Nestled up front in the teardrop is a 25-megapixel, f/2.2 forward-facing camera which uses a Sony IMX576 sensor. You’ll get support for HDR, 8x digital zoom and the ability to record video in HD at up to 30 fps. The images you get out of that selfie lens are respectable, although even when you shoot 25-megapixel images, you’ll get very little detail when you zoom in and things get muddy pretty quickly.
The company said that I shouldn’t do too many photography tests with the Fairphone 4 until a yet-to-be-distributed software update pushes the final tweaks. That said, the standard camera is perfectly reasonable and the live filters produce pretty lovely images.
Repairing this phone should, again, be relatively easy given how little a challenge it was to upgrade the previous model. Simply pop off the back cover and extract that replaceable 3,905mAh battery and a Phillips 00 screwdriver is all you need to get working. Again, I’ve not had any time to delve yet, but even a quick poke inside makes me think that it’s not more difficult to do any repair job than it was on the older models. One thing to bear in mind, however, is that Fairphone is no longer shipping a screwdriver in the box, assuming instead that you already own a tool suitable for the job.
Fairphone has said that it has learned a number of valuable lessons from the launches of its last few handsets. That’s why this new model has a five-year warranty and guarantees software support until 2025 at the earliest, but pledges to keep that going to 2027 at best. (Fairphone has previous here: Earlier this year it managed to get Android 9 running on the Fairphone 2, five years after it was first released.) It also has pledged to ensure that spare parts for the phone remain available until that same 2027 deadline.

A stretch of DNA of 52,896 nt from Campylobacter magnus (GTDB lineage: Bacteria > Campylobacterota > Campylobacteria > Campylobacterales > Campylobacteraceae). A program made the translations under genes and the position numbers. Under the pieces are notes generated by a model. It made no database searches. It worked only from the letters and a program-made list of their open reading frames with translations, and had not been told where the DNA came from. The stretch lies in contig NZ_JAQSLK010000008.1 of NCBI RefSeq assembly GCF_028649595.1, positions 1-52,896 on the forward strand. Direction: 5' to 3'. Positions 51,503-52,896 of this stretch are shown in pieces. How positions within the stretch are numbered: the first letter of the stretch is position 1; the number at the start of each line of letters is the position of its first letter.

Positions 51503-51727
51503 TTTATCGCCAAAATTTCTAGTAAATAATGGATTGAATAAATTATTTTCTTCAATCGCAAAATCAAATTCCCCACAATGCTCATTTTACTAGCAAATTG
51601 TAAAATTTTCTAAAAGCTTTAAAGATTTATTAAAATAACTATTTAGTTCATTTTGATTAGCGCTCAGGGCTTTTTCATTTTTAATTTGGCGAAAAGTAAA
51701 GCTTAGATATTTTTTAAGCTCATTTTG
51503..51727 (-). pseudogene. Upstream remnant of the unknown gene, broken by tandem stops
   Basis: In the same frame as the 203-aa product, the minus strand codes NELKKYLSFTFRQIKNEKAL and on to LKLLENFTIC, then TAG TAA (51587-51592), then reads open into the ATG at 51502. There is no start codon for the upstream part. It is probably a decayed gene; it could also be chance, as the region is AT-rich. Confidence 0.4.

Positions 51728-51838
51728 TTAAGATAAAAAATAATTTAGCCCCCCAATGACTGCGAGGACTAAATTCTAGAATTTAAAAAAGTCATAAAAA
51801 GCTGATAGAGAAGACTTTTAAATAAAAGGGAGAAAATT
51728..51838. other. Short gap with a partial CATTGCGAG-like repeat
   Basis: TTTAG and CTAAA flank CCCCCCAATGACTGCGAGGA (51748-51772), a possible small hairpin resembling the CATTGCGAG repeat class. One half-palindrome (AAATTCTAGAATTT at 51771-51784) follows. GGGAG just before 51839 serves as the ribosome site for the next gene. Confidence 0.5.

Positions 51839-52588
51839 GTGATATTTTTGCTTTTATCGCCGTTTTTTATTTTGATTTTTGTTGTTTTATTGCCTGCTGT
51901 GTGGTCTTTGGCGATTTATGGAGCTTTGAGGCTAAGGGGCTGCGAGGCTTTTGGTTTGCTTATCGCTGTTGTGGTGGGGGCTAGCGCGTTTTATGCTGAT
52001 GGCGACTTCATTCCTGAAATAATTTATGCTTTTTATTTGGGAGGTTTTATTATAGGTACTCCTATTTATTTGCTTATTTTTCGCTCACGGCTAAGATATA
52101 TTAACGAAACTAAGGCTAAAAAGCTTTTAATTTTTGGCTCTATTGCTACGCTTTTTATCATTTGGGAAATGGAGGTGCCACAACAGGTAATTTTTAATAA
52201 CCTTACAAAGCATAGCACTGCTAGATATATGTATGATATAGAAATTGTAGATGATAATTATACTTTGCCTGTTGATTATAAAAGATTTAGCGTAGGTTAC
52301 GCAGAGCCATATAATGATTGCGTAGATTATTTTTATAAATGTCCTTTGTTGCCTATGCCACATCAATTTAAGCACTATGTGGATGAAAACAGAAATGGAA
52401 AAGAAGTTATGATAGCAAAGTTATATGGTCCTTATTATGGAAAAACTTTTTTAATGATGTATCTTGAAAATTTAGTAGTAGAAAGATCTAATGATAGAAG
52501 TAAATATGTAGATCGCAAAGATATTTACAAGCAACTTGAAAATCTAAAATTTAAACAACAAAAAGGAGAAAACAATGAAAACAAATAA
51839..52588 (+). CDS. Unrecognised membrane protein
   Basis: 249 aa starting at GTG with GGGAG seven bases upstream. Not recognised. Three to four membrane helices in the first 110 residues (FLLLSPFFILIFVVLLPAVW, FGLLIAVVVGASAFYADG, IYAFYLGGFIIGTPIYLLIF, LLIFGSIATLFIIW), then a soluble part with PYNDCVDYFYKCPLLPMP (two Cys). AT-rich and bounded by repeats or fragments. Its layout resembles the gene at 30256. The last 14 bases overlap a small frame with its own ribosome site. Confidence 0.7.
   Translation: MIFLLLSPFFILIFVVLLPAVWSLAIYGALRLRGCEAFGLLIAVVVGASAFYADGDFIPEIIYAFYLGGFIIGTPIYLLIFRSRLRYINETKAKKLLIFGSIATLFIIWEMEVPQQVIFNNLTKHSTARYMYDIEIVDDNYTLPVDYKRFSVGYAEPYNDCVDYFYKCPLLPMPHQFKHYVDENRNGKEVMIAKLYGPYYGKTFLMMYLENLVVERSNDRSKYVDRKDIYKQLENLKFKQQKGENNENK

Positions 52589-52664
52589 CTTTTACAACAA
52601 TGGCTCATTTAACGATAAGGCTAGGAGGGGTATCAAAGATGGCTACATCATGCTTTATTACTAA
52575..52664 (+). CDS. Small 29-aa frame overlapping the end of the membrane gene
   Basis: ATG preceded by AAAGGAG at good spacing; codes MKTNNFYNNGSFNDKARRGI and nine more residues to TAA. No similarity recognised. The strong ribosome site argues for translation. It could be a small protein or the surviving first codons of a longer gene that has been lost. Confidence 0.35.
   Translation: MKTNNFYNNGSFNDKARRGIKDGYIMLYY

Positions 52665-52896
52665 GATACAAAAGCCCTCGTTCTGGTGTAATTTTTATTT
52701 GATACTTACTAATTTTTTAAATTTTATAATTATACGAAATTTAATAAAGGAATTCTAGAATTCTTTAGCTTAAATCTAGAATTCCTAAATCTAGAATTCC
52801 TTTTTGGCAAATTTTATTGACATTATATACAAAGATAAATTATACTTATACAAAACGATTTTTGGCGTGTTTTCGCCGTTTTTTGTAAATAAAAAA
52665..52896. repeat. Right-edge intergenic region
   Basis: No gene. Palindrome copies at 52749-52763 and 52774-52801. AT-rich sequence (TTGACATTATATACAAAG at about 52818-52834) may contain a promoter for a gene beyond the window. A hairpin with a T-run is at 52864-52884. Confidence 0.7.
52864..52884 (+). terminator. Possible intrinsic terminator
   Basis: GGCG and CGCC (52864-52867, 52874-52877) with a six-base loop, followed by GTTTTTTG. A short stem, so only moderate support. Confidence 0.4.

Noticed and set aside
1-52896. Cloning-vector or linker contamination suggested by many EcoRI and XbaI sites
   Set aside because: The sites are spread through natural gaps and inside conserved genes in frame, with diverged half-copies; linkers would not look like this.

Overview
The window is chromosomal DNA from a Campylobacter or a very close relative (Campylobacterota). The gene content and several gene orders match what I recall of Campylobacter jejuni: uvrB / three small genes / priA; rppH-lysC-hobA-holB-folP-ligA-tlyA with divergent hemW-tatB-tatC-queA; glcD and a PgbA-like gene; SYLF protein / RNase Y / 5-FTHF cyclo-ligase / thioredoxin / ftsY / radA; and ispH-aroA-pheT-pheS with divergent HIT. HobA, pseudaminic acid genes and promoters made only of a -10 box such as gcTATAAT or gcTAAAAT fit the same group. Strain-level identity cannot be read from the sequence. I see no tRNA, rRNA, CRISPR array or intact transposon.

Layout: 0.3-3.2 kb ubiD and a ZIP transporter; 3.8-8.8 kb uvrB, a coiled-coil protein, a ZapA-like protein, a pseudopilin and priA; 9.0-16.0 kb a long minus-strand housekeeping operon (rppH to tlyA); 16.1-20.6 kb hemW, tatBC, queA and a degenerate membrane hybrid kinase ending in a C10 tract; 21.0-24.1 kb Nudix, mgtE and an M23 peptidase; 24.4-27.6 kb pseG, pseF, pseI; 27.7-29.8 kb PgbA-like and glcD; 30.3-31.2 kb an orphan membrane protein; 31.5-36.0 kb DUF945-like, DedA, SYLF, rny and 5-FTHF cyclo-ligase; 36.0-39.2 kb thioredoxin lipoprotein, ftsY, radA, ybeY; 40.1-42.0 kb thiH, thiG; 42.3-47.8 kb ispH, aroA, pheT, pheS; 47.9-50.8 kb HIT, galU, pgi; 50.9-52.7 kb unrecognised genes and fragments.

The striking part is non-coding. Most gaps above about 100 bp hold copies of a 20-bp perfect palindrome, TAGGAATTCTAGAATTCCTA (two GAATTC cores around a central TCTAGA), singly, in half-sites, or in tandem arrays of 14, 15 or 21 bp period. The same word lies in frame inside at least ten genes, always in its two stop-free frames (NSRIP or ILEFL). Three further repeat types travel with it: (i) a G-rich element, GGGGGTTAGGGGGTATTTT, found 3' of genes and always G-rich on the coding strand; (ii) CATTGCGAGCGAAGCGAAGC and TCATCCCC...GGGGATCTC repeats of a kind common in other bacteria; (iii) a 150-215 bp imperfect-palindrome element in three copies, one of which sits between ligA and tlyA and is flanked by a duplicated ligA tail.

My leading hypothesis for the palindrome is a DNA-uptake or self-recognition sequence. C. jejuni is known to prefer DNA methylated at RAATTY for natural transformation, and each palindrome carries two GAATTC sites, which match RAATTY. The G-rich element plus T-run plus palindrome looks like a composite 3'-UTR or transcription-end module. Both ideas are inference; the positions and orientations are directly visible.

Whereas before Fairphone talked about a “fair” supply chain both looking for ethically-clean raw materials and paying workers a fair wage, it also describes the 4 as “e-waste neutral.” This is a neat way of summing up the idea that the company will recycle one device for every Fairphone 4 it sells. In addition, Fairphone can boast that it now uses 70 percent “fair” material inside the handset, including FairTrade Gold and Silver, aluminum from ASI-certified vendors and a backplate made from 100 percent post-consumer recycled polycarbonate.
And while some of the spare parts are a little more expensive than on the previous edition, the prices are more or less affordable. The company supplied me with a parts and price list (in GBP, at least) and the most expensive components are a replacement display and rear camera, which both retail for £69.95 (around $78 before sales tax). The forward-facing camera and battery pack replacements, meanwhile, are £25.95 (around $29), while components like the loudspeaker, USB-C port, earpiece and so on all cost less than £20 (around $22).
Interestingly, as part of this launch, Fairphone is also launching a pair of true wireless headphones. These are, naturally, one of the most notoriously hard-to-repair and recycle devices currently littering the market. At this point, Fairphone hasn’t tried to re-design these things to be more repairable, but did say that the units were made with “fair and recycled materials” including at least 30 percent recycled plastic and FairTrade Gold.
The Fairphone 4 will be available to pre-order on September 30th, with the first handsets due to arrive on October 25th. Unlike previous years, however, there will be the two previously-outlined variants depending on storage and RAM options. The 6GB RAM / 128GB model will retail for €579 / £499, while the 8GB / 256GB model will set you back €649 / £569.